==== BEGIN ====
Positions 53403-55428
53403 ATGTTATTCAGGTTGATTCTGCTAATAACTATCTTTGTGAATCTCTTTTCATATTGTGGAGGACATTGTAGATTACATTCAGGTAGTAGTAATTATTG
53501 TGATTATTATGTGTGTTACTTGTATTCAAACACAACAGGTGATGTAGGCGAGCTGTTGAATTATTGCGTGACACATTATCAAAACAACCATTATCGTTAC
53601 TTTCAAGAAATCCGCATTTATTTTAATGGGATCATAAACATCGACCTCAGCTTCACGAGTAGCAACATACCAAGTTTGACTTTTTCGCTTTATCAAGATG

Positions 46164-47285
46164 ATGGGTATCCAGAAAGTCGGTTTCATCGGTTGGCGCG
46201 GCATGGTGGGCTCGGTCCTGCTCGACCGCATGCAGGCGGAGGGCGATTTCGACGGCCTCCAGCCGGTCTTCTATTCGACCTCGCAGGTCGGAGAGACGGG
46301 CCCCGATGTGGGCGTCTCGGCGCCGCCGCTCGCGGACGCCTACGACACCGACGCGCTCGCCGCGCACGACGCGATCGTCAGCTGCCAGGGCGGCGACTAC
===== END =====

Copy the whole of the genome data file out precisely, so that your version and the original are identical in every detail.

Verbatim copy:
Positions 53403-55428
53403 ATGTTATTCAGGTTGATTCTGCTAATAACTATCTTTGTGAATCTCTTTTCATATTGTGGAGGACATTGTAGATTACATTCAGGTAGTAGTAATTATTG
53501 TGATTATTATGTGTGTTACTTGTATTCAAACACAACAGGTGATGTAGGCGAGCTGTTGAATTATTGCGTGACACATTATCAAAACAACCATTATCGTTAC
53601 TTTCAAGAAATCCGCATTTATTTTAATGGGATCATAAACATCGACCTCAGCTTCACGAGTAGCAACATACCAAGTTTGACTTTTTCGCTTTATCAAGATG

Positions 46164-47285
46164 ATGGGTATCCAGAAAGTCGGTTTCATCGGTTGGCGCG
46201 GCATGGTGGGCTCGGTCCTGCTCGACCGCATGCAGGCGGAGGGCGATTTCGACGGCCTCCAGCCGGTCTTCTATTCGACCTCGCAGGTCGGAGAGACGGG
46301 CCCCGATGTGGGCGTCTCGGCGCCGCCGCTCGCGGACGCCTACGACACCGACGCGCTCGCCGCGCACGACGCGATCGTCAGCTGCCAGGGCGGCGACTAC